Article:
The American pianist Peter Serkin passed away on Saturday after a battle with pancreatic cancer. He was 72.
Serkin was part of a distinguished musical lineage. His father was Rudolf Serkin, the legendary Bohemian-born American pianist and director of the Curtis Institute of Music. His maternal grandfather was the German violinist and conductor, Adolf Busch.
As if to throw off the burden of this heritage, Serkin was something of a musical maverick. Following his 1967 New York recital, New York Times music critic Harold C. Schonberg wrote, “Peter Serkin has the instincts of a rebel and a non-conformist.” A year later in 1968, after marrying and becoming a father, he quit performing, traveled throughout Asia, and settled in Mexico. He returned to the concert stage with renewed vigor in the winter of 1973. He joined violinist Ida Kavafian, clarinetist Richard Stoltzman, and cellist Fred Sherry in forming the chamber ensemble, Tashi. Serkin was a dedicated interpreter of 20th and 21st century music by composers including Schoenberg, Webern, Berg, Stravinsky, Messiaen, Toru Takemitsu, Peter Lieberson, and Stefan Wolpe.
Serkin made three all-Chopin albums between 1978 and 1981. His approach is distinctly intimate and contemplative. Here are six of Chopin’s 21 Nocturnes (00:00 No.4 in F Op.15/1, 04:19 No.5 in F-sharp Op.15/2, 08:05 No.8 in D-flat Op 27/2, 14:41 No.14 in F-sharp minor Op.48/2, 22:53 No.16 in E-flat Op.55/2, 28:55 No.18 in E Op.62/2). With these performances, we enter a dreamy and melancholy soundscape:
Schubert: March in G Major, Op. 52, No. 2.
During a 1988 concert, In Celebration of the Piano: A Tribute to the Steinway, Rudolf and Peter Serkin performed this charming excerpt from Schubert’s Three Marches Militaires for piano four-hands. Listen to the magical dialogue which unfolds between voices during this father-son duo: (Click on the link to watch directly on Youtube).
Messiaen: Vingt Regards sur l’Enfant-Jésus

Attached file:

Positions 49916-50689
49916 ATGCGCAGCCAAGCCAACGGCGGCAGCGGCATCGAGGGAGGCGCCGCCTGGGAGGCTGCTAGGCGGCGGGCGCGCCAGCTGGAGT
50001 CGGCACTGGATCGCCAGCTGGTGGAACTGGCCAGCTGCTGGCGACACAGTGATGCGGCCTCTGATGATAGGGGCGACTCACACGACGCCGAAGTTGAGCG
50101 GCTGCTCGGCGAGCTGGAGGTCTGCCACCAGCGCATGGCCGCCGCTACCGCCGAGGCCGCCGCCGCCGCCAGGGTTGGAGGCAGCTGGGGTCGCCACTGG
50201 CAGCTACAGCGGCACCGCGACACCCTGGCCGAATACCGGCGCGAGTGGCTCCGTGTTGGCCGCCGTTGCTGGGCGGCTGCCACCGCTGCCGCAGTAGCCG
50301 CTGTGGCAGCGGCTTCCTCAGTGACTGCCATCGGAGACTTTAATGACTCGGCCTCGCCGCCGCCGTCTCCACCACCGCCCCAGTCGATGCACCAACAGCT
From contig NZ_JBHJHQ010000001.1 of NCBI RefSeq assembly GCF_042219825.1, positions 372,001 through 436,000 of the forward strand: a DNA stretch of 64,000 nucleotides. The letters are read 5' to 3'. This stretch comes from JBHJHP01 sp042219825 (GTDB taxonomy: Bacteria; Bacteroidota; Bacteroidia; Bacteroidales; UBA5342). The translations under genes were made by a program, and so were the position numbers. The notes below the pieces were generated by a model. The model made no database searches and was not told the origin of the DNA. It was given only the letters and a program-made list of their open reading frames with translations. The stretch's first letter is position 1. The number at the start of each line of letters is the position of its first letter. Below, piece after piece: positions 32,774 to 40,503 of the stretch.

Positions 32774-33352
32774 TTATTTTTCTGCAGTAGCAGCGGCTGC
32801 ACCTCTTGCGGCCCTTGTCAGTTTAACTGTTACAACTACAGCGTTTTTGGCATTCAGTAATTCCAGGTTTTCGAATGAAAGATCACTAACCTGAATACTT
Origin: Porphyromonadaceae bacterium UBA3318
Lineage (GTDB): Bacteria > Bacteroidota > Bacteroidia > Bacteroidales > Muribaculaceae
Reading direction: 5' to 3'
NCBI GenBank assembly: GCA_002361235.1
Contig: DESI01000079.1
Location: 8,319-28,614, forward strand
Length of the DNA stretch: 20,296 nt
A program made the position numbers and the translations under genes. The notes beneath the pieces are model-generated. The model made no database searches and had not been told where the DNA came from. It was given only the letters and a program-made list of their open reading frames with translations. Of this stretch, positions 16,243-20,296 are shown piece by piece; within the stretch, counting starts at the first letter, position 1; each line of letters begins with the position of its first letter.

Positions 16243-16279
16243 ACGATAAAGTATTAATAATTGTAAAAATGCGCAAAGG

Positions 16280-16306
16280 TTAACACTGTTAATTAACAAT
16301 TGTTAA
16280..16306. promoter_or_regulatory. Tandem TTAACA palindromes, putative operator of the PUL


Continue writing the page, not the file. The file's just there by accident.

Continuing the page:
Here is the opening movement, Regard du Père (“Contemplation of the Father”), from Olivier Messiaen’s mystical Vingt Regards sur l’enfant-Jésus (“Twenty looks at the child Jesus”), written in 1944. Serkin made this celebrated recording at the age of 25. According to the New York Times‘ recent obituary,
In conjunction with the recording Mr. Serkin played the piece, from memory, more than two dozen times in concert halls and colleges, sometimes backed by a light show. Messiaen heard him play it at Dartmouth and was “really too kind,” the pianist recalled in the Boston Globe interview: “He told me that I respected the score, but that when I didn’t, it was even better.”
Takemitsu: Rain Tree Sketch II
Here is an excerpt from Peter Serkin’s 2000 album, The Ocean Has No East and West, a collection of twentieth century solo piano works. The Japanese composer Tōru Takemitsu wrote Rain Tree Sketch II in 1992 in memory of Olivier Messiaen. A quiet, haunting intensity pervades the piece amid jazzy, impressionist harmony.
Bach: Goldberg Variations, BWV 988
Peter Serkin recorded Bach’s Goldberg Variations five times. He made the first recording at the age of 18 and the last at 70. Perhaps this is a testament to the enduring, timeless quality of Bach’s music, which offers unending revelations.
After retreating from the concert stage and settling in a small, rural town in Mexico, Serkin heard a radio broadcast of the music of Bach wafting from a neighbor’s open window one day. It was a transformative moment. Serkin said, “It became clear to me that I should play.”
Bach’s mighty Goldberg Variations begin and end with the same simple aria in the form of a sarabande. Here is the Aria da capo e fine—the restatement which brings the work to a close with a sense of wistful nostalgia:
- Chopin: Peter Serkin Plays Chopin, Peter Serkin Amazon
- Schubert: March in G Major, Op. 52, No. 2, Peter Serkin, Rudolf Serkin In Celebration of the Piano: A Tribute to the Steinway vaimusic.com
- Messiaen: Vingt Regards sur l’Enfant-Jésus, Peter Serkin Amazon
- Takemitsu: Rain Tree Sketch II, The Ocean Has No East and West, Peter Serkin Amazon
- J.S. Bach: Goldberg Variations, Peter Serkin (1996 recording) Amazon
2 thoughts on “Remembering Peter Serkin: Five Essential Recordings”
This was very sad news, indeed. I had the privilege to attend a few of his performances. I will remember Peter Serkin and those happy occasions.
I remember, from a young age, his wonderful recording of he Schubert G major sonata which made a lasting impression on me. I felt he was one of very few who felt the pace effectively, especially of the first movement. No performance has satisfied me more since, and I do listen with an open mind. Sad that he is no longer with us.